Wednesday 30 December 2009. Part of ADA's Cabinet.
From December 30th, 2009 until January 3rd, 2010, ADA participated in the TENT. Rotterdam project Florida, taking place at 't Gemaal, Rotterdam. The project served as research into the cultural infrastructure of Rotterdam South. For this reason TENT. invited four initiatives; ADA, NAC, De Player and Sensational Mix to participate.
Each initiative was invited to take over the space of 't Gemaal for the duration of one week. On its turn, ADA created a winter garden. People were invited to view the surrounding botanical display and to use the garden for coming together, meeting, talking, relaxing and reflection. The garden formed a thematic point of departure for a number of activities. Permanently on display was a diaporama in which Swedish artist Matts Leiderstam talked about his work. In a collaborative effort a Winter Garden reader was compiled. Please order your copy here.
Whilst preparing dinner for her family, Deirdre M. Donoghue presented the viewer with a talk on the history of gesture studies and her own research interests evolving around language, gesture and becoming. All at once she prepared meatballs and mashed potato, presented visual material, and became interrupted by her children walking in and out of the kitchen, at times demanding her attention, at times joining in in the activities. By setting herself this physically demanding task of giving an artist’s-talk while preparing her family a meal, she made transparent the conditions of the artistic production of many female artists. Rather than separating the two different roles; the role of an artist and the role of a mother, she allowed them to collapse together in the video performance entitled Kitchen Lecture: Notes On Gesture.
Fragments of nature captured in an interior, particularly when they are alien or exotic, provide pleasure to its occupants. When brought indoors, nature imposes its own character and order, and the interior typically concedes in a fundamental way to its contents, and loses much of its substance. The story of such an interior is bound up with Enlightenment-born ideas regarding the categorization, possession and domination of the world’s natural contents. The nineteenth century witnessed an explosion of expressions of these ideas, which yielded the various building typologies we continue to be familiar with: the crystal palace, the arcade, the department store, the mall, and the atrium.
In his illustrated lecture entitled Interior Arcadias, Mark Pimlott gave an account and a critical appraisal of the interior’s embrace of nature, from its first grand expression at the 1851’s Great Exhibition’s Crystal Palace to its commonplace manifestations in shopping centres, airports, and corporate office buildings. The story of these interiors is intertwined with those of the development of cities in modernity, their innovations, entrapments and the public spaces with which they are most identified.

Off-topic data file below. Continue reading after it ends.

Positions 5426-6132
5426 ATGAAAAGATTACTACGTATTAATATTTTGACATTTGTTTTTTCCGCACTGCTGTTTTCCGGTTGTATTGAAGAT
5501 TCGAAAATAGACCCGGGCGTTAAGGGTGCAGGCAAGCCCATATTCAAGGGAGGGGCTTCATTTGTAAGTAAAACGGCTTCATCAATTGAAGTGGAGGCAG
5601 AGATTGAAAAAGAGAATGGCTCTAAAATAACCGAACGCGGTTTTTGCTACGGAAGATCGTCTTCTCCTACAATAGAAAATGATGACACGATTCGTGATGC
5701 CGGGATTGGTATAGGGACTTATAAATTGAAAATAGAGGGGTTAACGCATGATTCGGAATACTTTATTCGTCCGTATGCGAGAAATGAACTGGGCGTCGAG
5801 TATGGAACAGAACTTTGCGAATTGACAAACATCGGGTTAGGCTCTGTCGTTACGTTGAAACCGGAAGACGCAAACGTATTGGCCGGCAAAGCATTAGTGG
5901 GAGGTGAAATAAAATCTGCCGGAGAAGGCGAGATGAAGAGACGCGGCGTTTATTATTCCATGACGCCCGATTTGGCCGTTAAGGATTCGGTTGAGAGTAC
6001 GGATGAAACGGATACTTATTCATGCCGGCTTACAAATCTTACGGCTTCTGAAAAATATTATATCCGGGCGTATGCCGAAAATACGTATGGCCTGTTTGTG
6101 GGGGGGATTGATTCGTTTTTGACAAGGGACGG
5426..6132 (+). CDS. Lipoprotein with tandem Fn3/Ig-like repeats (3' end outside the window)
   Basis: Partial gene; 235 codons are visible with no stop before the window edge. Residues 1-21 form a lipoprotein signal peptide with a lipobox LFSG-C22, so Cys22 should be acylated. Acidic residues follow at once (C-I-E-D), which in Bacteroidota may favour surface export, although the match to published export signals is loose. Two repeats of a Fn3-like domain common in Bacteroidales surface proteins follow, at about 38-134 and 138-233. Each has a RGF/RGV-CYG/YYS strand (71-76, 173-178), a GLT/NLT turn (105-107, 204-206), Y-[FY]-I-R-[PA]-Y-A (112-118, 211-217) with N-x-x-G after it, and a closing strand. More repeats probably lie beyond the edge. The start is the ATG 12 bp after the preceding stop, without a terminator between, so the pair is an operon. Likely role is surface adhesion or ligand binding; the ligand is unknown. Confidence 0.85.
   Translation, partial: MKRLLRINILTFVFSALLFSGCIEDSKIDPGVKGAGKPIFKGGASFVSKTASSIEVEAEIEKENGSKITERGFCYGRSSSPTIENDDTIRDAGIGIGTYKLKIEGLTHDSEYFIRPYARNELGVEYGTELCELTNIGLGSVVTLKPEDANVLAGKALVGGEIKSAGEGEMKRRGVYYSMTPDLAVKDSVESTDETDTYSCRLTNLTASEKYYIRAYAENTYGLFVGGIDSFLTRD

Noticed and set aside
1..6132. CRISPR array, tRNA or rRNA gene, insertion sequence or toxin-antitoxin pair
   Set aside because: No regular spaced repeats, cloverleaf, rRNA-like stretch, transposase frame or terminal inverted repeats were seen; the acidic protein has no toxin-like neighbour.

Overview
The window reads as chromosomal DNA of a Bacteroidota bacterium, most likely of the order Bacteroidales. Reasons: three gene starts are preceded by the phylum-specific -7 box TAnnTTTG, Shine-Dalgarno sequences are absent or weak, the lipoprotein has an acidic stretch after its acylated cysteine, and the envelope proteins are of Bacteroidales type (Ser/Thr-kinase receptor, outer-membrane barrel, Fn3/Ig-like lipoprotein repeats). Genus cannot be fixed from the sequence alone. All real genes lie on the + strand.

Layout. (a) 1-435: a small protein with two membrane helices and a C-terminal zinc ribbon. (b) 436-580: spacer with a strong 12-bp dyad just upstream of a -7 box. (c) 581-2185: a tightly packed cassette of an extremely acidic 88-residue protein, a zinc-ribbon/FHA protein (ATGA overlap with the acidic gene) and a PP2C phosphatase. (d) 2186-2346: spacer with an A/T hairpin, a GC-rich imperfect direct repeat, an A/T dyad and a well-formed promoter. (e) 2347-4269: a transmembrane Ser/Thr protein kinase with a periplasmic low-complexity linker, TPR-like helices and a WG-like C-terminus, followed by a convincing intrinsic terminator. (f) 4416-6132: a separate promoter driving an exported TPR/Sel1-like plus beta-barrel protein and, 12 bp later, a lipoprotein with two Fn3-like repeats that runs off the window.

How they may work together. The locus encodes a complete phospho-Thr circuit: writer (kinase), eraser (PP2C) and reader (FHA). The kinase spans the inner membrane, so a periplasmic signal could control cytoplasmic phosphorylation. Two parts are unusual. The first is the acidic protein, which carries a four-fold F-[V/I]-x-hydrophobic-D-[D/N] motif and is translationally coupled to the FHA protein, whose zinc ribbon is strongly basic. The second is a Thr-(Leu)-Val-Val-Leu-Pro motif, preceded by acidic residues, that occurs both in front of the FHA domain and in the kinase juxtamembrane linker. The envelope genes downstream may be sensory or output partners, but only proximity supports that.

The Symbolics of Swimming Pools in Classical Cinema
In her talk The Symbolics of Swimming Pools in Classical Cinema, Margo Onnes reflected on some of the most well known swimming pool scenes from classical cinema that inspired her for her short film Muze. Scenes from La Piscine (1969), The Swimme (1968), Diabolique (1955), Cat People (1942) and Sunset Boulevard (1950) all depict the swimming pool as a dark place in the subconscious of the stories’ protagonists. In these deeply psychological dramas the swimming pool functions as a foreboding enigma; “One can hardly get a grip on what precisely is going on between the main characters, but it is obvious that something really bad is going to happen. It seems as if the answers to the characters secret’s are to be found somewhere deep down in the pool.” –Margo Onnes.
Poetrying was a collaboration between the artist duo SKART from Belgrade (RS) and Maja Bekan, P for Performance (NL). For this unique ‘open mike’ poetry reading in the winter garden at ‘t Gemaal, P for Performance appropriated SKARTS’s monthly event Poetrying (Pesnicenje), a poetry reading.
Music for the Plants
In 1973, Dorothy Retallack published a small book called The Sound of Music and Plants. Her book detailed experiments that she had been conducting with plants. Mrs.Retallack discovered astonishing results. By playing music through speakers for plants, she discovered how music influenced the growth of these plants. When she played soothing ‘middle-of-the-road’ music to one group of plants, and rock music and no music at all to two other groups for three hours a day, she noticed drastic differences. After a while, the plants that had to listen to the ‘soothing’ music were much bigger and greener than the ‘silent plants’, while the ‘rock plants’ were dying. The ‘middle-of-the-road music plants’ were even growing towards the speakers, while the ‘rock plants’ were bending the opposite way. To ease the stay of the plants in ‘t Gemaal, Gerwin Luijendijk played soothing songs especially written for the plants.“It is good to let people enjoy the beauty of plant life, but what about the plants themselves?” –Gerwin Luijendijk.
The winter garden was beautifully made by GREENHOUSE, groenverhuur en decoraties.